Authors have endorsed a variety of recommendations for the fixation of the Lapidus procedure. More recently, there have been variations in procedure such as the use of longer screws, specialized plates adapted for the Lapidus procedure or locking plates in an effort to allow earlier ambulation, and possibly decrease the incidence of delayed or nonunion.8-11 However, given the paucity of soft tissue on the dorsal aspect of the foot, hardware irritation or symptomatic compression of the branches of the superficial peroneal nerve may occur with the bulk of such fixation devices, necessitating eventual removal.
In general, studies have demonstrated superior load to failure and bending moment characteristics utilizing plates versus cross screws for the stabilization of a Lapidus arthrodesis.8 Studies have described the use of locking plates with single lag screw fixation as well as locking plates with plantar lag screw fixation allowing earlier weightbearing following the Lapidus procedure.9,10
In addition, in a study of 102 patients, authors demonstrated the use of small external fixation for the stabilization of the Lapidus procedure to allow weightbearing after 13.1 days on average.11 This fixation was reportedly associated with no nonunions and an average of 5.3 weeks to consolidation and fusion.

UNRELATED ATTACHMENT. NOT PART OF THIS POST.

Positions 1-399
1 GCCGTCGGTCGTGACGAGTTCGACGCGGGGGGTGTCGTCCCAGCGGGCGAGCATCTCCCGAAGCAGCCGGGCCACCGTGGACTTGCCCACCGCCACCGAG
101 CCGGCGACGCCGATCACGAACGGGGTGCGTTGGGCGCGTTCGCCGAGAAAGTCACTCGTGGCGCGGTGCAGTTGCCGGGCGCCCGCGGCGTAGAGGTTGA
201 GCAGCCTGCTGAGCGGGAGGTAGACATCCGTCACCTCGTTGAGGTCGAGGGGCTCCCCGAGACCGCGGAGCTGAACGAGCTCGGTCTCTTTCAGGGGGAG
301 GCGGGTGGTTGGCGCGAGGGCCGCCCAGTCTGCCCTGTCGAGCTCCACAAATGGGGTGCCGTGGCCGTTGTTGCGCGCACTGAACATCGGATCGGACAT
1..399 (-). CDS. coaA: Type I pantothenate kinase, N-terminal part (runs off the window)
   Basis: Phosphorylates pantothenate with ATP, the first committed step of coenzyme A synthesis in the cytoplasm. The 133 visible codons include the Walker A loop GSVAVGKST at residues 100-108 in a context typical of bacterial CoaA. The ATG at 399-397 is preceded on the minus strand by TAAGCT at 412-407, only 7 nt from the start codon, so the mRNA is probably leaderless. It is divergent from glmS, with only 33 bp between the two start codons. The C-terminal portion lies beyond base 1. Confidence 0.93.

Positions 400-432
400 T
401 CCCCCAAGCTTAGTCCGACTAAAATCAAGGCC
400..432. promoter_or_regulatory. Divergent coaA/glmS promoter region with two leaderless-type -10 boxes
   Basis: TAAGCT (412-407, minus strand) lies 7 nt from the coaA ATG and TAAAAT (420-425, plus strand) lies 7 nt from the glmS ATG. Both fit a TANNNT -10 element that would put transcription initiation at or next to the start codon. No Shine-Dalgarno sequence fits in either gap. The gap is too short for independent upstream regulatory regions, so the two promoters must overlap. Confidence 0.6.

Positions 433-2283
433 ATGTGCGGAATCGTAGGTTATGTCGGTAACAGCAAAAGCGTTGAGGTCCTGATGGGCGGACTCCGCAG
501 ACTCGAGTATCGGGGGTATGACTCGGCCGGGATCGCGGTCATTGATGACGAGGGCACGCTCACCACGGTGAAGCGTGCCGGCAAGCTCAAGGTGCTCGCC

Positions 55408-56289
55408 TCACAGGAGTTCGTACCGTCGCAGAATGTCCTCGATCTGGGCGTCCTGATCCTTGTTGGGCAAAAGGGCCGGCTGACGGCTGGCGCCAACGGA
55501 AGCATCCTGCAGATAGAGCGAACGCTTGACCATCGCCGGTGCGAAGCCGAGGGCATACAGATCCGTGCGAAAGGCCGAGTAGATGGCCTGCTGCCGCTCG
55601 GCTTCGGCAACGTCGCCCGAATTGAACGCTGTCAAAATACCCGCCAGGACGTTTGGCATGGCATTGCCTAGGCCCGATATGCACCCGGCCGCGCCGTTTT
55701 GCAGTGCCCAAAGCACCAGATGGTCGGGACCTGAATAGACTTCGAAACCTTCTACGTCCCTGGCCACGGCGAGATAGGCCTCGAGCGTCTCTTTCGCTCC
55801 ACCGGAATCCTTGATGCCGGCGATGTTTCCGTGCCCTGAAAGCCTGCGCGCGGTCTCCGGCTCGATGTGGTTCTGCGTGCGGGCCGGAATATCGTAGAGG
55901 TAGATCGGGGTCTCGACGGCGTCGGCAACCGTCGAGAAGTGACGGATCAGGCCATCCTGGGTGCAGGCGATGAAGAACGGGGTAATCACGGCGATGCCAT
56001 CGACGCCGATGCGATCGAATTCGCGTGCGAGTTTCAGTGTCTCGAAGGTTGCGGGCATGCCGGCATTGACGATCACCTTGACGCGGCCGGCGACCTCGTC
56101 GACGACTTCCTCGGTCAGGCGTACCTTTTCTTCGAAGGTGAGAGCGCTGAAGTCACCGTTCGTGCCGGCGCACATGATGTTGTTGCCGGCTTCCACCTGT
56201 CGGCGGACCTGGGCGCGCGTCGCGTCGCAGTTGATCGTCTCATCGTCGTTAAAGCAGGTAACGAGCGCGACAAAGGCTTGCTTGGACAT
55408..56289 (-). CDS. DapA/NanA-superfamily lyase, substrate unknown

Given the known complications and sequelae that can occur following the Lapidus procedure, revision surgery should consider the specific cause of pain, as well as the potential complications and sequelae associated with revision surgery. The presence of a nonunion may not be responsible for pain, which could be due to hardware but not the nonunion itself. One should consider scarring or tenodesis of the peroneus longus or tibialis anterior insertion. In these cases, appropriate soft tissue revision surgery may be indicated with failed physical therapy. Injury to the medial proper branch of the medial dorsal cutaneous nerve, less commonly the medial terminal branch of the deep peroneal nerve, may be associated with scar formation and fibrosis following surgery. In considering revision surgery, one must determine whether the patient must obtain plantarflexion, whether shortening must have correction, and consider efforts to avoid an additional elevation or shortening of the first ray.